As FIGS. 1 and 2 additionally show, the OLED 100 may additionally include a protective layer 112, which is deposited on the cathode 110. The protective layer 112 may comprise any one of numerous types of materials. In the depicted embodiment, the protective layer 112 comprises silver (Ag) and has a thickness of about 200 nm. Other suitable materials that may be used as the protective layer 112 include, but are not limited to, Aluminum (Al), or alloy materials (Mg:Ag, Mg:Al, Ca:Ag) with high conductivity and reflectivity. It will be appreciated that the thickness of the protective layer 112 need not be 200 nm, but may vary to achieve desired characteristics. It will additionally be appreciated that in various alternate embodiments, the OLED 100, 200 may be implemented without the protective layer 112 altogether.

In addition to each of the above-described components that make up the depicted OLEDs 100, 200, the OLEDs 100, 200 further include a relatively thin layer of a diamond-like carbon (DLC) 114. The DLC layer 114 is disposed on the substrate between the anode 104 and the hole transport layer 106. Although various types of DLCs are known, a particular preferred type of DLC that is used is tetrahedral amorphous carbon (ta-C). As is generally known, tetrahedral amorphous carbon possesses a relatively high percentage (e.g., >80%) of sp3 bonding. This relatively high sp3 content results in ta-C exhibiting relatively high hardness, chemical inertness, and high electrical resistivity. The ta-C layer 114, when deposited as described in more detail further below, exhibits unique electronic, mechanical, and optical properties, is relatively smooth, and is substantially transparent to light having frequencies in the range of the visible light region to the infrared light region.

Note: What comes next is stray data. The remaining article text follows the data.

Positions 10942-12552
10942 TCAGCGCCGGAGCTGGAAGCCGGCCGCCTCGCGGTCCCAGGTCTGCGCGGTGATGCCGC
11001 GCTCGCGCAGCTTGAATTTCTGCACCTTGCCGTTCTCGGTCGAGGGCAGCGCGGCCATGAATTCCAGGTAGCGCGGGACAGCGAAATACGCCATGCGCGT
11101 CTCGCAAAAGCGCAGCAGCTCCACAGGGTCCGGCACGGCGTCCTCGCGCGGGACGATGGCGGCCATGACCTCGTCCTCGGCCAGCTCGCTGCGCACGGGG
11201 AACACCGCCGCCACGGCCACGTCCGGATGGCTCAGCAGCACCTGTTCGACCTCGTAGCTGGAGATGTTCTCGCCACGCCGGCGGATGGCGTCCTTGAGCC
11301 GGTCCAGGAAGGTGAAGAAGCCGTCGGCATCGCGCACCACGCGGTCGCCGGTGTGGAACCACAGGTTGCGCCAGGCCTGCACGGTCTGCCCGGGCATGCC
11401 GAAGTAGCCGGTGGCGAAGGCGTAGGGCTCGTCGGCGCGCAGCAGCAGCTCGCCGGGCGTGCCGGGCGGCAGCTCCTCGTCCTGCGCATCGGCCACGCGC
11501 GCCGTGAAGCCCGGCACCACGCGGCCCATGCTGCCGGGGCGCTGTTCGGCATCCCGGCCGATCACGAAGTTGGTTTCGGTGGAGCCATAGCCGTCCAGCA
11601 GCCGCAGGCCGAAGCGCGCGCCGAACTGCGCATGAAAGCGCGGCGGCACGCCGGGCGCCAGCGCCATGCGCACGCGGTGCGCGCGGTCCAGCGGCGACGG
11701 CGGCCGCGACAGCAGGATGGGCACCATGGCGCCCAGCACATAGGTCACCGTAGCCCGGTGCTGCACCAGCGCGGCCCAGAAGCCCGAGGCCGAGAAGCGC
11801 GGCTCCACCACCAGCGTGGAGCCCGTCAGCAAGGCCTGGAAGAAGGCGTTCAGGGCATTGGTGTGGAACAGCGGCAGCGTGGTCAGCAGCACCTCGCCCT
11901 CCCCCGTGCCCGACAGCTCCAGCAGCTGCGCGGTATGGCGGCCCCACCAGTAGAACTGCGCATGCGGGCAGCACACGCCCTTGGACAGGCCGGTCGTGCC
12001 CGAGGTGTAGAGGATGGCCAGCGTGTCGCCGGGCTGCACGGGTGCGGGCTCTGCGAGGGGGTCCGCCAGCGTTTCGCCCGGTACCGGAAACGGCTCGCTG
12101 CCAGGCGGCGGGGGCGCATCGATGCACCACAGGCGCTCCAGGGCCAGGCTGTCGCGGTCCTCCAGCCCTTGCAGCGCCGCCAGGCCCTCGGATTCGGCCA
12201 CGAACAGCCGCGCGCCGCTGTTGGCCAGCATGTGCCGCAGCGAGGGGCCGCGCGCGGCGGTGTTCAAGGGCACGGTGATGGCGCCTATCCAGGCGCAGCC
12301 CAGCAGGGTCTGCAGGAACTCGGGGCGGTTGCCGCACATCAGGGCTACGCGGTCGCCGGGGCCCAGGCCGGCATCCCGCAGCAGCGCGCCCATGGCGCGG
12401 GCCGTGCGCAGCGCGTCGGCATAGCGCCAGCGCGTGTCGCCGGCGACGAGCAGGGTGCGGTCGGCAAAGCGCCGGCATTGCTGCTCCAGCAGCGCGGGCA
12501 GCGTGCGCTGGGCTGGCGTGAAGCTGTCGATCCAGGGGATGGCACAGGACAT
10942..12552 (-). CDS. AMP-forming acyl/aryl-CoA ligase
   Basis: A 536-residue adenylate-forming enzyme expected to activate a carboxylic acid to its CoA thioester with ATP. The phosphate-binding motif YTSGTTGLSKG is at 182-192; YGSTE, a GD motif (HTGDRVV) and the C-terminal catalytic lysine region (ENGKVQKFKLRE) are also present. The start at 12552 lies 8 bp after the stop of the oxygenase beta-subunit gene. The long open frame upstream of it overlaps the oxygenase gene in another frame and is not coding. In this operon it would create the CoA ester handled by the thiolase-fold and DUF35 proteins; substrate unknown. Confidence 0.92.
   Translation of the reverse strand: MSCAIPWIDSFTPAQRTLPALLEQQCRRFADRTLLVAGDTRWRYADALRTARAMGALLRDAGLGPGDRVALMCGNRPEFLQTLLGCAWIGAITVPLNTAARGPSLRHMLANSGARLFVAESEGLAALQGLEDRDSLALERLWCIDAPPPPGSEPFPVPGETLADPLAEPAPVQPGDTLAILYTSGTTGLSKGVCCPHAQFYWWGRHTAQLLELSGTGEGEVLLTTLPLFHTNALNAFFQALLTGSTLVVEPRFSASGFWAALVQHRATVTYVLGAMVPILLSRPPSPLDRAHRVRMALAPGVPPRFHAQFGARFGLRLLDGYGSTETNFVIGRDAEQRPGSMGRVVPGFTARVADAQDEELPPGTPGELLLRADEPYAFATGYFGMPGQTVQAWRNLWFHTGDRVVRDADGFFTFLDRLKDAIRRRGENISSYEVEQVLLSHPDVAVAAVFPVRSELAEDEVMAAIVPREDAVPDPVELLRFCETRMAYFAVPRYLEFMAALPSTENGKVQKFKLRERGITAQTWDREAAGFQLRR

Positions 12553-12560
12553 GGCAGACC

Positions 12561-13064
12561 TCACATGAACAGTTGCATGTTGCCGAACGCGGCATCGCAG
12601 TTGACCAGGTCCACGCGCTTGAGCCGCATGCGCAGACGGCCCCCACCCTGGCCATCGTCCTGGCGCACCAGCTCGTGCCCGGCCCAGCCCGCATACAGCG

From the above description it is seen that the preferred OLED 100, as shown in FIG. 1, has the general configuration of anode/DLC/HTL/EL/cathode. As was further noted above, the specific materials and thicknesses of each of these material layers may vary; however, the specific OLED configuration that was used for investigative and comparative purposes is ITO (60 nm)/ta-C/PEDOT (20 nm)/PPV (90 nm)/Ca (5 nm)/Ag (200 nm). Using this specific configuration, five OLEDs 100, each having a different ta-C layer 114 thickness, were made and tested, and compared to an OLED made using the same method, but without a ta-C layer 114. A particular method by which each of these OLEDs is made will first be described, followed by a delineation of the test results.

A glass substrate 102 coated with a 60 nm thick layer of ITO 104, and having a sheet resistance of 50 Ω/square is first obtained. The ITO coated substrate is then cleaned using organic solvents, such as acetone and ethanol, preferably in an ultrasonic bath. The clean ITO coated substrate is then rinsed, preferably in de-ionized water, and then dried preferably using an inert gas, such as nitrogen. Thereafter, the ITO coated substrate may undergo an argon-plasma cleaning in a pre-chamber.

Once the ITO coated substrate is cleaned, the ta-C layer 114 is then deposited on the ITO 104. Preferably, the ta-C layer 114 is deposited, at room temperature, using a filtered cathodic vacuum arc (FCVA) deposition system. As is generally known, an FCVA deposition system uses a cathodic arc spot to emit a plasma beam, which may include various macro-particles and neutral atoms. Thus, the FCVA deposition system employs a magnetic filtering technique to remove unwanted macro-particles and neutral atoms. Specifically, the FCVA system generates a transverse magnetic field that filters out the unwanted macro-particles and neutral atoms, so that only ions within a well-defined energy range reach the ITO coated substrate.